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std::list::emplace_back(3) C++ Standard Libary std::list::emplace_back(3)


std::list::emplace_back - std::list::emplace_back


template< class... Args > (since C++11)
void emplace_back( Args&&... args ); (until C++17)
template< class... Args > (since C++17)
reference emplace_back( Args&&... args );

Appends a new element to the end of the container. The element is constructed
through std::allocator_traits::construct, which typically uses placement-new to
construct the element in-place at the location provided by the container. The
arguments args... are forwarded to the constructor as std::forward<Args>(args)....

No iterators or references are invalidated.


args - arguments to forward to the constructor of the element

Type requirements

T (the container's element type) must meet the requirements of EmplaceConstructible.

Return value

(none) (until C++17)
A reference to the inserted element. (since C++17)




If an exception is thrown, this function has no effect (strong exception guarantee).


The following code uses emplace_back to append an object of type President to a
std::list. It demonstrates how emplace_back forwards parameters to the President
constructor and shows how using emplace_back avoids the extra copy or move operation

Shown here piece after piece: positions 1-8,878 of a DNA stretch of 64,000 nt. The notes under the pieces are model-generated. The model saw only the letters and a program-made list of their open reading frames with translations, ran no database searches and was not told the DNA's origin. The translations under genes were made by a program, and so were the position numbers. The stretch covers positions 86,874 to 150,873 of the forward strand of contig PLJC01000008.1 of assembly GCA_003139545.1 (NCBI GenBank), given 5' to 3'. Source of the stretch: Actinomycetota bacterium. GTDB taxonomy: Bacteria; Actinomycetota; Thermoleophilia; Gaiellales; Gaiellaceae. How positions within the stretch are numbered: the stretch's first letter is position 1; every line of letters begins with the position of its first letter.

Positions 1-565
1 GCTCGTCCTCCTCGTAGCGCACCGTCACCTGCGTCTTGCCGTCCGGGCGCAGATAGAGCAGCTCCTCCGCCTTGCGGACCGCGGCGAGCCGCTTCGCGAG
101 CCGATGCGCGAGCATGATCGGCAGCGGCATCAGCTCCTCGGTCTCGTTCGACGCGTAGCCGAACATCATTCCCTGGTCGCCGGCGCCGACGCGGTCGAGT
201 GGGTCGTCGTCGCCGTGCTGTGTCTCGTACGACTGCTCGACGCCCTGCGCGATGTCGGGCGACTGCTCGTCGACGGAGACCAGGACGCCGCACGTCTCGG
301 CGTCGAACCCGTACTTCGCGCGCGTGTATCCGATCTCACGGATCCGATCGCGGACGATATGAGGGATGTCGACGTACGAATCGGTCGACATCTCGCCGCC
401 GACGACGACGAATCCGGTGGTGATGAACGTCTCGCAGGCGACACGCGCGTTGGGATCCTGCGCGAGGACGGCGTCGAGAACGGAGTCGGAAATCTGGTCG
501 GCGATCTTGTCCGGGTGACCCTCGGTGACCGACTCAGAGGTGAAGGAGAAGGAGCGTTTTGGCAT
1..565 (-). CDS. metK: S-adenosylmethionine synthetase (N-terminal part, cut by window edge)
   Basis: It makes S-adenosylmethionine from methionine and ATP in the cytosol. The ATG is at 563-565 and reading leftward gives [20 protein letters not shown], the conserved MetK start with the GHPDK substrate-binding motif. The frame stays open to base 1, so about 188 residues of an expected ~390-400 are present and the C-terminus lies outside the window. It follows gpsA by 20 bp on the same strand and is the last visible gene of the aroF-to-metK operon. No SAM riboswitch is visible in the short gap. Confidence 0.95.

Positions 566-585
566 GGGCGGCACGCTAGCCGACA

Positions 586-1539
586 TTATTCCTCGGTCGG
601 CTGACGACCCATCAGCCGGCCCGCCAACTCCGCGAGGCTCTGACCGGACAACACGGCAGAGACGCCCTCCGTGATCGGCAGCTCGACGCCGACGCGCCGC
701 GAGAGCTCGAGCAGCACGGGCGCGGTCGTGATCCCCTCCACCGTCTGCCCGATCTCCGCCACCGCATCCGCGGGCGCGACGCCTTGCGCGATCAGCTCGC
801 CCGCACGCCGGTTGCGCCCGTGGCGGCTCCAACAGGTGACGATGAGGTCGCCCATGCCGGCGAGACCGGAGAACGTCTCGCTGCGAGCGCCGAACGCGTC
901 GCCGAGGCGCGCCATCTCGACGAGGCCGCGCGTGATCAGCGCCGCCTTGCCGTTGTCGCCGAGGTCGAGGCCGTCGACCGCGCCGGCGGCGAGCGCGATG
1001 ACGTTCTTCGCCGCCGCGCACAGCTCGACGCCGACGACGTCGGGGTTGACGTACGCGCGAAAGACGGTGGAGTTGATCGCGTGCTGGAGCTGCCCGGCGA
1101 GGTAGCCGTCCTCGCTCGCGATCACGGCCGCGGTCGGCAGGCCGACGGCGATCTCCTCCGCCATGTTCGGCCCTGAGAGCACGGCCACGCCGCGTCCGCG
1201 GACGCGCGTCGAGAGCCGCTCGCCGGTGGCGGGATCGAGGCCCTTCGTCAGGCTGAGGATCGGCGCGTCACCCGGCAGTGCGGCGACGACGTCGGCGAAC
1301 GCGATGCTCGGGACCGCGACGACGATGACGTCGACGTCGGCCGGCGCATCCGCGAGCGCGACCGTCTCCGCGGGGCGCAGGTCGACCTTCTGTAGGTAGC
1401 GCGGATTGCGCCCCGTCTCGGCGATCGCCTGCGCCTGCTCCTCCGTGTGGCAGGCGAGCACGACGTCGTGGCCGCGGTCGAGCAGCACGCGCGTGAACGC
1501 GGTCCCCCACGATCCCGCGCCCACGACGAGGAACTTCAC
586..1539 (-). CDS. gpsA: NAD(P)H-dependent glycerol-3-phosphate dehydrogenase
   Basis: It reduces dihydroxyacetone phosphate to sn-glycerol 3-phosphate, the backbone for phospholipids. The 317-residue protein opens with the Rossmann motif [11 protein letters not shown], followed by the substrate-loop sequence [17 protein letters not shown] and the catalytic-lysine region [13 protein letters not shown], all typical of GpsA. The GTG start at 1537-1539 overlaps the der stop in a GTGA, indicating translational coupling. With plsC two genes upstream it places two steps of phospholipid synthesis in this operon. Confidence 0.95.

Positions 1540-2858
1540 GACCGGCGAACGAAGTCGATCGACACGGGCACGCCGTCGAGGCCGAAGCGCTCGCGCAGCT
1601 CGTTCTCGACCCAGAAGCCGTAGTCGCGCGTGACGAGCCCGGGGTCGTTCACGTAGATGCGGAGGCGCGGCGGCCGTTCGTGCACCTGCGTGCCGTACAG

required when using push_back.

// Run this code

#include <list>
#include <string>
#include <cassert>
#include <iostream>

struct President
std::string name;
std::string country;
int year;

President(std::string p_name, std::string p_country, int p_year)
: name(std::move(p_name)), country(std::move(p_country)), year(p_year)
std::cout << "I am being constructed.\n";
President(President&& other)
: name(std::move(, country(std::move(, year(other.year)
std::cout << "I am being moved.\n";
President& operator=(const President& other) = default;

int main()
std::list<President> elections;
std::cout << "emplace_back:\n";
auto& ref = elections.emplace_back("Nelson Mandela", "South Africa", 1994);
assert(ref.year == 1994 && "uses a reference to the created object (C++17)");

std::list<President> reElections;
std::cout << "\npush_back:\n";
reElections.push_back(President("Franklin Delano Roosevelt", "the USA", 1936));

std::cout << "\nContents:\n";
for (President const& president: elections) {
std::cout << << " was elected president of "
<< << " in " << president.year << ".\n";
for (President const& president: reElections) {
std::cout << << " was re-elected president of "
<< << " in " << president.year << ".\n";


I am being constructed.

I am being constructed.
I am being moved.

See also

push_back adds an element to the end
(public member function)
emplace constructs element in-place
(C++11) (public member function)